Robert claims that even if he deleted the passwords saved in Keychain Access, his son could create new passwords just to access that browser. And, according to him, the worst part is that that application cannot be blocked because it works as a part of the system’s preferences. In the end, Robert gave up and configured his Wi-Fi network to remove his son’s iPad from the Internet during certain hours. “Kids are like that. If you put limits on something, they’re already looking for ways to get around it. I felt a little cheated because he had time to use his tablet, but he always needed more and more” Robert says.

Paula has experienced a similar story. This mother installed “Family Link” on Android so that her son, who is only five years old, would not have access to some of the content circulating on the Internet and to limit the time of use of some mobile games. This is a Google parental control application that allows you to block applications and content or set time limits and a “bedtime” on your devices. It also gives parents the option to remotely control the activity and even the location of their children.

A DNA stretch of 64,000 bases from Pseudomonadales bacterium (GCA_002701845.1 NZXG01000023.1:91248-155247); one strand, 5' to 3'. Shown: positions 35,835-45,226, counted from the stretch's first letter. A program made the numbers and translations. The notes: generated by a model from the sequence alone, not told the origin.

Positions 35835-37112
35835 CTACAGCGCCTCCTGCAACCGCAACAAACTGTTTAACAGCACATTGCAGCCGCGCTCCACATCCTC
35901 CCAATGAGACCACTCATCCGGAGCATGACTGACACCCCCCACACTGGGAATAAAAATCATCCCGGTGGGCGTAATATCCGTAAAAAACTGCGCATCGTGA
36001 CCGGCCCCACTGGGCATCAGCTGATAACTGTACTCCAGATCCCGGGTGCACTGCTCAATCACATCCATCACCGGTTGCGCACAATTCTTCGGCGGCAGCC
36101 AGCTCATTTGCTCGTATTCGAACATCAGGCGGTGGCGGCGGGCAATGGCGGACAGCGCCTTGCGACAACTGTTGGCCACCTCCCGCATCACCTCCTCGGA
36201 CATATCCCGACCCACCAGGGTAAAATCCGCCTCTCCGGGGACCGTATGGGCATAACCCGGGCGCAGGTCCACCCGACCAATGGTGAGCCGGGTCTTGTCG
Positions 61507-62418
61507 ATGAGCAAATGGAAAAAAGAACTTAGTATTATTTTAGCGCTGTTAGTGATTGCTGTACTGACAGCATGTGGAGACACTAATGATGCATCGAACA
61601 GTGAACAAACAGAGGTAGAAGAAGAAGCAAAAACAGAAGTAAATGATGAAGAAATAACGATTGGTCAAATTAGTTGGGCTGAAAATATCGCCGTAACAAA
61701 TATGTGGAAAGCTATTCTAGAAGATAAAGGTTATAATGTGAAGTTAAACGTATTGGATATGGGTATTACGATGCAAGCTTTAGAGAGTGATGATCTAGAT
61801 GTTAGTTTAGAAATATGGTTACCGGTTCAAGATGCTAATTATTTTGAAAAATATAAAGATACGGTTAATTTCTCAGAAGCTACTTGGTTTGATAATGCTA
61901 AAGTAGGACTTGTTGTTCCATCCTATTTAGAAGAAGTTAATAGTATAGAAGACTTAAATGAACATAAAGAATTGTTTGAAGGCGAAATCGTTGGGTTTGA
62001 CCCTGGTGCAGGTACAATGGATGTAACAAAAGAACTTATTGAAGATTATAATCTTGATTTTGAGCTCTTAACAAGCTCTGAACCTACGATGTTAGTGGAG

“In my son’s case, I let him download apps that are suitable for children up to the age of 10. This is something I consider necessary because there are games that are very violent,” explains Paula. In addition, from your own mobile, you can remotely control all your child’s activity.

“Until a few days ago, I lived quietly because Google does not let children of my son’s age install the YouTube application and instead they can use the version for minors: “YouTube Kids”, says Paula, who recently discovered that her son entered the normal version of YouTube with an amazing method.

“I discovered it all one day when he asked me to comment together on a YouTube account of a user he likes to watch. I thought he was watching it on YouTube Kids and I told him you couldn’t watch the video comments from there. Then he confessed to me that by logging in through “My Talking Tom“, a children’s application where you take care of a cat, you can redirect through the browser to the standard YouTube application“, Paula says.

From the children’s app “My Talking Tom” they can enter YouTube, even if they have limited